Not all heroes wear capes. Some are simply sitting behind the Vancouver Canucks' bench.
A woman seated there during the Seattle Kraken's first home game on Oct. 23rd got the attention of Brian "Red" Hamilton, the Canucks' assistant equipment manager, by pressing her cell phone up to the glass in between periods. Written on it, in large and colorful font, was a message.
"It said the mole on the back of your neck is cancer," Hamilton told reporters on Saturday.
"When she had pointed it out, I had never seen it. It was on the back of my neck, I didn't even know it was there. So then when I started asking people, like doctors with the team, they didn't like the looks of it either. So, I got scared."
The mole proved to be a malignant melanoma that he had removed days after it was pointed out to him by the fan.
"She extended my life," Hamilton said. "She saved my life. She didn't take me out of a burning car like the big stories, but she took me out of a slow fire. The words out of the doctors mouth were if I ignored that for four or five years I wouldn't be here. So, I didn't know it was there. She pointed it out."
On Saturday, Hamilton and the Canucks used social media to track down his hero.
The Canucks posted a letter from Hamilton on their Twitter account ahead of their rematch with the Kraken in Seattle on Saturday night.
"I am trying to find a very special person and I need the hockey community's help. To this woman I am trying to find, you changed my life, and now I want to find you to say THANK YOU SO VERY MUCH!
"Problem is, I don't know who you are or where you are from. I do know that you were sitting behind the Canucks bench the night the Seattle Kraken played their first ever home game. That evening, Oct. 23rd, and the message you showed me on your cell phone will forever be etched into my brain and has made a true life-changing difference for me and my family. Your instincts were right and that mole on the back of my neck was a malignant melanoma and thanks to your persistence and the quick work of our doctors, it is now gone."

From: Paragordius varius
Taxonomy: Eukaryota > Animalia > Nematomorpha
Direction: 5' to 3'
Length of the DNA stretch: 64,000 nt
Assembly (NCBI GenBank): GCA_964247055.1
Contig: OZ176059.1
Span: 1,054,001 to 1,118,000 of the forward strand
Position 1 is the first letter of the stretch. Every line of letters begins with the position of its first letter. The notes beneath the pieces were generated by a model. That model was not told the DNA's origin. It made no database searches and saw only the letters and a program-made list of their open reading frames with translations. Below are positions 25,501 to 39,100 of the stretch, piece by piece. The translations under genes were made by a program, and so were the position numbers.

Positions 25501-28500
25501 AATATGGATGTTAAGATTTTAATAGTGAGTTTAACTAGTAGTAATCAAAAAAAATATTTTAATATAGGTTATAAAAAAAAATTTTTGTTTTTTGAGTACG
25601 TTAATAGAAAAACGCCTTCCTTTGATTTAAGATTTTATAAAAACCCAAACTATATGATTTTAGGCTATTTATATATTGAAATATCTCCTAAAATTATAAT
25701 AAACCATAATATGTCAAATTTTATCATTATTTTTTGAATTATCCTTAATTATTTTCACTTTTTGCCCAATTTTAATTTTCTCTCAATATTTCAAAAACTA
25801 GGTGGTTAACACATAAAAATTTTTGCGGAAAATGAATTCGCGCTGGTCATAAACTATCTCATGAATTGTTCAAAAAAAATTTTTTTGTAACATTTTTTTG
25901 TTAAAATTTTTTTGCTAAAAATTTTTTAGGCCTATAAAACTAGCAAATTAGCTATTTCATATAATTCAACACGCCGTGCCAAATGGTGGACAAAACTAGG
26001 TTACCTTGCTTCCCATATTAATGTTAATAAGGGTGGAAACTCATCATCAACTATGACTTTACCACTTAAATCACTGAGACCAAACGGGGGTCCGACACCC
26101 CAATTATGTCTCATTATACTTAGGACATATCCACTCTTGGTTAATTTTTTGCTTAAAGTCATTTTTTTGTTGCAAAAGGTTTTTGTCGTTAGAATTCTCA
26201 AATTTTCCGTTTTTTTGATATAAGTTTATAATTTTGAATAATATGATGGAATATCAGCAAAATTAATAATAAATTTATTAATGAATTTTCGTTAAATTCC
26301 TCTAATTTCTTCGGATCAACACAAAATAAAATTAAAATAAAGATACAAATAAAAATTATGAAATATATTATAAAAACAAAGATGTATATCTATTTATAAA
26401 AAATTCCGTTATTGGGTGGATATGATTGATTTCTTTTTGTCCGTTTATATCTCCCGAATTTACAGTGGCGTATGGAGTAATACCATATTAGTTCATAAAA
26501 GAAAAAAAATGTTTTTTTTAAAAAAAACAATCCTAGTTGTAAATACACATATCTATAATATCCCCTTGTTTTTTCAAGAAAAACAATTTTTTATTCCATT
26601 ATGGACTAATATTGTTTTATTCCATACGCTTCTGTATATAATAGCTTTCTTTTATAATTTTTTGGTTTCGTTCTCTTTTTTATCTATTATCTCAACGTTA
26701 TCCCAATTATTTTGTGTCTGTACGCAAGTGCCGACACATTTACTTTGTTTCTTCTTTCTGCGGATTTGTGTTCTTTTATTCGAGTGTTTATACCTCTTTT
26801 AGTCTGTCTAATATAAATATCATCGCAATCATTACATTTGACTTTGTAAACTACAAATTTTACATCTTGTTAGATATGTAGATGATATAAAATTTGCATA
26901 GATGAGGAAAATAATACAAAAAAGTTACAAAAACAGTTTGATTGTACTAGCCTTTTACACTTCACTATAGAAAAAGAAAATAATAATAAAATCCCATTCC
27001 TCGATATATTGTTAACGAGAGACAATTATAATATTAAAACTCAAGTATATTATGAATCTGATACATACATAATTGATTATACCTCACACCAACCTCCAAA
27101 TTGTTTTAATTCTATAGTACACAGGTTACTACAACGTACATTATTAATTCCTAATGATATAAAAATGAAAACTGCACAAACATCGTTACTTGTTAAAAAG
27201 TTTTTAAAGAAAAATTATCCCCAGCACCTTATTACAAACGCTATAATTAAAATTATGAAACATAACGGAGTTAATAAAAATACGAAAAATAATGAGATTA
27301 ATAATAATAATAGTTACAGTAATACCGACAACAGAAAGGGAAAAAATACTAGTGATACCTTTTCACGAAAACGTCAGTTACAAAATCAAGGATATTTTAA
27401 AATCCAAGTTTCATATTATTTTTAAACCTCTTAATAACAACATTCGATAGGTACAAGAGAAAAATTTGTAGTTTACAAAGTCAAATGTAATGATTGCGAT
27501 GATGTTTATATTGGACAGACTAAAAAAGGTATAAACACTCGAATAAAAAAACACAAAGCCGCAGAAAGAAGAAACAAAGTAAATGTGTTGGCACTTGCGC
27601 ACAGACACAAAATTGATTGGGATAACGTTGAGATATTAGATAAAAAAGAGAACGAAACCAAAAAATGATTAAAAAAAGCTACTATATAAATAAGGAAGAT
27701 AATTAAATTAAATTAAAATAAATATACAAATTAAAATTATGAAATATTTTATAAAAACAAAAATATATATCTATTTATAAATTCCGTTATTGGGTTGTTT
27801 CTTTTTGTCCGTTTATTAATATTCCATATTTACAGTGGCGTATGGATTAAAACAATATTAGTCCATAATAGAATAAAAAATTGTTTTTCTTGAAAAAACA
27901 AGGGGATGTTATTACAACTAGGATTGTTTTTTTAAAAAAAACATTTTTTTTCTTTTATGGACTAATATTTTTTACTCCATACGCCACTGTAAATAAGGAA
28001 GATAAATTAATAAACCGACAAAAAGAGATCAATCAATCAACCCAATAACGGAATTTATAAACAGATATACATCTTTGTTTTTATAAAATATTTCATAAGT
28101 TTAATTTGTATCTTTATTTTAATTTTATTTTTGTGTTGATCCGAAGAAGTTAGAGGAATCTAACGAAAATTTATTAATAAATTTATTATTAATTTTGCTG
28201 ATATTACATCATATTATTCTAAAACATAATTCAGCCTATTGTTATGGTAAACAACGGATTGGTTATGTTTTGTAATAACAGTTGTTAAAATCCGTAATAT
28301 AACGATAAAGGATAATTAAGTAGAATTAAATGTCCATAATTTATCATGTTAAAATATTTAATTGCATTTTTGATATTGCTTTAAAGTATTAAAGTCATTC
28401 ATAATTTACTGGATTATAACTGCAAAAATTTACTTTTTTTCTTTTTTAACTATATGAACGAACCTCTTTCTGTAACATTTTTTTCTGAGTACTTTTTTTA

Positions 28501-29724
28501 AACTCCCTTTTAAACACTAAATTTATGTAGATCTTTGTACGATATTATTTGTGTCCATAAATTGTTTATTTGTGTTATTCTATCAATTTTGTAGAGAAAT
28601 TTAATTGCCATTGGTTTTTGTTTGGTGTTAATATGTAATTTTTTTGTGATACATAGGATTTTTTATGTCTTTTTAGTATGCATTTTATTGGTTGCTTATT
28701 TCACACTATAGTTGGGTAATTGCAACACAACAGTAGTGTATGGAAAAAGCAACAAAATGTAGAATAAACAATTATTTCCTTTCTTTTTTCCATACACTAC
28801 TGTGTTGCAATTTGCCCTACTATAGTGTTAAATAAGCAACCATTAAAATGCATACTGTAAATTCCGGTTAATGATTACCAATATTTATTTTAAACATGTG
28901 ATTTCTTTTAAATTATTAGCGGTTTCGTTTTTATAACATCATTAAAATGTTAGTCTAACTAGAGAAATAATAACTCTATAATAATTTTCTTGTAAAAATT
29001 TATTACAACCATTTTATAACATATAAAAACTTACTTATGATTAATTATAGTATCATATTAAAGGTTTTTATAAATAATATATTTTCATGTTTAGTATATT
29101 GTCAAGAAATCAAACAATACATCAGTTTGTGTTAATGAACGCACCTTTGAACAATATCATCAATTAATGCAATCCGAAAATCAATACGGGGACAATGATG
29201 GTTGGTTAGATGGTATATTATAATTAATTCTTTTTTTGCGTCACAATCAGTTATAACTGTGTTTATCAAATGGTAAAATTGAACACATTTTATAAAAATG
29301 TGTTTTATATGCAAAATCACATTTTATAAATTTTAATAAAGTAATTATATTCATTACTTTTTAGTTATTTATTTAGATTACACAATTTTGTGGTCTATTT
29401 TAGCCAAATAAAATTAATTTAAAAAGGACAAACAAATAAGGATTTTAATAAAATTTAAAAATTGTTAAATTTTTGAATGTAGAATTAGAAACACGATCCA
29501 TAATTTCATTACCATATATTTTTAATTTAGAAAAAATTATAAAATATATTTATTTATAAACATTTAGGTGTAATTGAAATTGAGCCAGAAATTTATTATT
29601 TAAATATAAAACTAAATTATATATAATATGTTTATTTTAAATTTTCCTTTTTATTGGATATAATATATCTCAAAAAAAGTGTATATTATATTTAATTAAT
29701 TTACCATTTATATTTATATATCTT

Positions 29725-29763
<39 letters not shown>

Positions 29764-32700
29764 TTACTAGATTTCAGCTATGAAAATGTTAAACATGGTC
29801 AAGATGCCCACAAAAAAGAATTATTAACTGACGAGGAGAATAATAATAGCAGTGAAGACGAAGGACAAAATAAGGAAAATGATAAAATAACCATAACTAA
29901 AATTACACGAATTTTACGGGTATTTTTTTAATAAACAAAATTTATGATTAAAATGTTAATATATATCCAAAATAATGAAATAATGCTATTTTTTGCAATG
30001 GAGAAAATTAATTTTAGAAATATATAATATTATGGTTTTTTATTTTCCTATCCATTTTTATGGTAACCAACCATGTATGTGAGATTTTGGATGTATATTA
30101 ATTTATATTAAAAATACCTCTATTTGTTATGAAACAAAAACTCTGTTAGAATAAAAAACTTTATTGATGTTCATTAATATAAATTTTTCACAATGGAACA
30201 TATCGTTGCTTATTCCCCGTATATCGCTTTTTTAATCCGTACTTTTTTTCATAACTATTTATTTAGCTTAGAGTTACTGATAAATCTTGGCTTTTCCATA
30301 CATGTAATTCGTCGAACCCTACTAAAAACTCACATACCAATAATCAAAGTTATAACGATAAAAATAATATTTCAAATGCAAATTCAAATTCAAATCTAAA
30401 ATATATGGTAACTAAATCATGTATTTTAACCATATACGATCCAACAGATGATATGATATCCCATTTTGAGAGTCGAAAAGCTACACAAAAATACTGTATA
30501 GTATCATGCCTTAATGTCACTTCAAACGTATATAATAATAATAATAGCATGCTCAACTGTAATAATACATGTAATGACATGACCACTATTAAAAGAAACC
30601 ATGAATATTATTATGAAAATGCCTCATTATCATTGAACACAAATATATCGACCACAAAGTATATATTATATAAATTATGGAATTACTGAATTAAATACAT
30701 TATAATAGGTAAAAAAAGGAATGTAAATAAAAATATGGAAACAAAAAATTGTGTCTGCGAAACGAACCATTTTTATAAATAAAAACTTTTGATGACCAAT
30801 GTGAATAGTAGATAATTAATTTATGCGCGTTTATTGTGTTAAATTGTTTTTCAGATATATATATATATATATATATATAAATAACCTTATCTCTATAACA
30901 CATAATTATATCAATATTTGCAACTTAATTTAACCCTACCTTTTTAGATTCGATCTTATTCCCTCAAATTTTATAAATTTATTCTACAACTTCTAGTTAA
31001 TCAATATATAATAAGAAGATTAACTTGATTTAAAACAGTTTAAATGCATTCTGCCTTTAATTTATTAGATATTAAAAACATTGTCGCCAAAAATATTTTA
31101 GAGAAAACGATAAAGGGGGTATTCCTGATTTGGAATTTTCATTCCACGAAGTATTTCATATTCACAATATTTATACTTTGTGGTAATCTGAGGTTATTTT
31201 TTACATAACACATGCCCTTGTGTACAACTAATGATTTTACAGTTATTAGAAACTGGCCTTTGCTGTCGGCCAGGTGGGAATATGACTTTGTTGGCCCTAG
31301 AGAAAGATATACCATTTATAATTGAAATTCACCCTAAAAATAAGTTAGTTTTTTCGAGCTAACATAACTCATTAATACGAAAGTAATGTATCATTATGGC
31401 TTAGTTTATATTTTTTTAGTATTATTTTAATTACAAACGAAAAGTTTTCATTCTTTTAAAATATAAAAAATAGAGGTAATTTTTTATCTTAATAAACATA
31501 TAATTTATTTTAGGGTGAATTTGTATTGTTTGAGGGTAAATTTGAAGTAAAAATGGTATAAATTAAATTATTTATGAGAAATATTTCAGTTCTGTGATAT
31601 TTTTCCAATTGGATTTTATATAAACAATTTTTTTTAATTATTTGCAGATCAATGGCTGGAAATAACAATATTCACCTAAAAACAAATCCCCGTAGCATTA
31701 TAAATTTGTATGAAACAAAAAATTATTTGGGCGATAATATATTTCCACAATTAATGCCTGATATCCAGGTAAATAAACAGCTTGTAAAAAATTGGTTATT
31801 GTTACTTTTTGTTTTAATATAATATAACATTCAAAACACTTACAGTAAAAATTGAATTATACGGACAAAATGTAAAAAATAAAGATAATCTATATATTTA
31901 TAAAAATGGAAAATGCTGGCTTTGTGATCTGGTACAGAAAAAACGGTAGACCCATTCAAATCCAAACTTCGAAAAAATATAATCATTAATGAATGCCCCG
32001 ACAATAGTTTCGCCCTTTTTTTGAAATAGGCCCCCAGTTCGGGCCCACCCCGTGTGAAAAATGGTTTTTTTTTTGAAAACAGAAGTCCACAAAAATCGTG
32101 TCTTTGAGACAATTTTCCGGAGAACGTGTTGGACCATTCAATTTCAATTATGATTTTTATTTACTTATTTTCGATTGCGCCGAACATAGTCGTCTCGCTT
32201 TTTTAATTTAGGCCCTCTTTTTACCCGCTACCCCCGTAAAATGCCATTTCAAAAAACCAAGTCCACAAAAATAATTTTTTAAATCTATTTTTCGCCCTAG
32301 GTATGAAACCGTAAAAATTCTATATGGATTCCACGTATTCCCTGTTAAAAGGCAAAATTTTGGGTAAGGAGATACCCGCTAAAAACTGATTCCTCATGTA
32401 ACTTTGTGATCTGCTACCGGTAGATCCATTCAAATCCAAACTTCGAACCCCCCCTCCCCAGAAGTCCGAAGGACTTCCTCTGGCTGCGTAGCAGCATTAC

The tweet, sent to the Canucks' one million followers at 12:51 p.m. ET, was retweeted over eight thousand times, including a quote tweet by the Kraken.
The Canucks tweeted at 2:44 p.m. ET that the woman had been found.
It's a feel-good story to open 2022, showing the kindness of a stranger and the power of social media.
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"The biggest thank you to the Twitter-verse, the Instagram-verse, the social media world," Hamilton said. "I can't thank you guys enough for forwarding it and getting it out there."
With the Canucks and Kraken set to play on Saturday, Hamilton might get the opportunity to thank his hero in person.
"I understand I'm a part of the story, but she needs to know, she's the story," Hamilton said. "She's the person that did this. She saved a life. She doesn't know…Imagine if you're walking around and you've saved a life and you have no idea you've saved a life. I would want to know and I want her to know."
As for what he'll say to her…
"Well, thank you," Hamilton said. "And my mom wants her to know that she loves her…If I do get the opportunity to meet her tonight, which I really hope I do, I want her to know that her persistence was what saved my life."
Hamilton did get to deliver that message to the fan, Nadia Popovici, a 22-year-old set to begin medical school later this year.
Popovici was honored during the game by the Kraken, with the Canucks donating $10,000 to her medical school tuition.
"Some people were asking how does it feel and I was like what an amazing way to start my journey to medical school," Popovici told Hamilton after they met. "It's pretty priceless. I'm so happy for you that you got it checked out."